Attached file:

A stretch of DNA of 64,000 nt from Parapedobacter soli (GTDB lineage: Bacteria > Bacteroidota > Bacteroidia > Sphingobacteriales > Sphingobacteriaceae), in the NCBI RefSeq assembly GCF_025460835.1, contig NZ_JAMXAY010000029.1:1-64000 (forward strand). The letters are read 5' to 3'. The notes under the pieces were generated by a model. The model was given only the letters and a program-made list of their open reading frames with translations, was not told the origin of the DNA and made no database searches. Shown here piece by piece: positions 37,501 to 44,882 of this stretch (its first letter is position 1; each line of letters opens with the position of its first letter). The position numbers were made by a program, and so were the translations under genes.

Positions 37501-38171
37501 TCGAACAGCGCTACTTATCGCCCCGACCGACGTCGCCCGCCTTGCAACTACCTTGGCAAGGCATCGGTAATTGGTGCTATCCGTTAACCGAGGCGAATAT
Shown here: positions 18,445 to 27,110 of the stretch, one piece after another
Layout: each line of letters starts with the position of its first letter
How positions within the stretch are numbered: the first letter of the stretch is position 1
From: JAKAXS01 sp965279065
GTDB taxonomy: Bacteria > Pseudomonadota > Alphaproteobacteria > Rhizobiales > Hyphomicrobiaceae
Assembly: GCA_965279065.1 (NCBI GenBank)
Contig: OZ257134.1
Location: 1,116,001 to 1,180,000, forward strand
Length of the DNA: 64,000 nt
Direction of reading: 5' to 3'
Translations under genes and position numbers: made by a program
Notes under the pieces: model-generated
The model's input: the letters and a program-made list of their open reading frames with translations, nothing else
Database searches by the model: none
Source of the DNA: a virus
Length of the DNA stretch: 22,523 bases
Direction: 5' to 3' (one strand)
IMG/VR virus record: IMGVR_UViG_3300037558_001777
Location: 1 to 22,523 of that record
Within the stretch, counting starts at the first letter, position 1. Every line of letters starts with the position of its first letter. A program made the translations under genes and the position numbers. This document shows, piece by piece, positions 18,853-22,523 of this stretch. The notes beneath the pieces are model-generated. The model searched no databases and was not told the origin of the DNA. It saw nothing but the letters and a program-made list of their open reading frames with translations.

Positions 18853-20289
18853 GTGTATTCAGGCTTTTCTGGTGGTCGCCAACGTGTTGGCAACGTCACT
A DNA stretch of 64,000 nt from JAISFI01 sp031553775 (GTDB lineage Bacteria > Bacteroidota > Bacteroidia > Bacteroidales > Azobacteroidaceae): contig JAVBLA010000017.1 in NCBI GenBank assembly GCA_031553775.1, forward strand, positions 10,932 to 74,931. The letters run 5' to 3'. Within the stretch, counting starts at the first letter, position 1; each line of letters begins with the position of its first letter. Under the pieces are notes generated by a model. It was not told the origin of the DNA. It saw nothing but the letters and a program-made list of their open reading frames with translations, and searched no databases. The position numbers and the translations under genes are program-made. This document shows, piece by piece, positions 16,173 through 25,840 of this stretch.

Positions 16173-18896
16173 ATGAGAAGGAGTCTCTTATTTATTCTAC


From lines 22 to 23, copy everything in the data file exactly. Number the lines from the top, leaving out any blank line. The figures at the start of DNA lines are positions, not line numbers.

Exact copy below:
Location: 1 to 22,523 of that record
Within the stretch, counting starts at the first letter, position 1. Every line of letters starts with the position of its first letter. A program made the translations under genes and the position numbers. This document shows, piece by piece, positions 18,853-22,523 of this stretch. The notes beneath the pieces are model-generated. The model searched no databases and was not told the origin of the DNA. It saw nothing but the letters and a program-made list of their open reading frames with translations.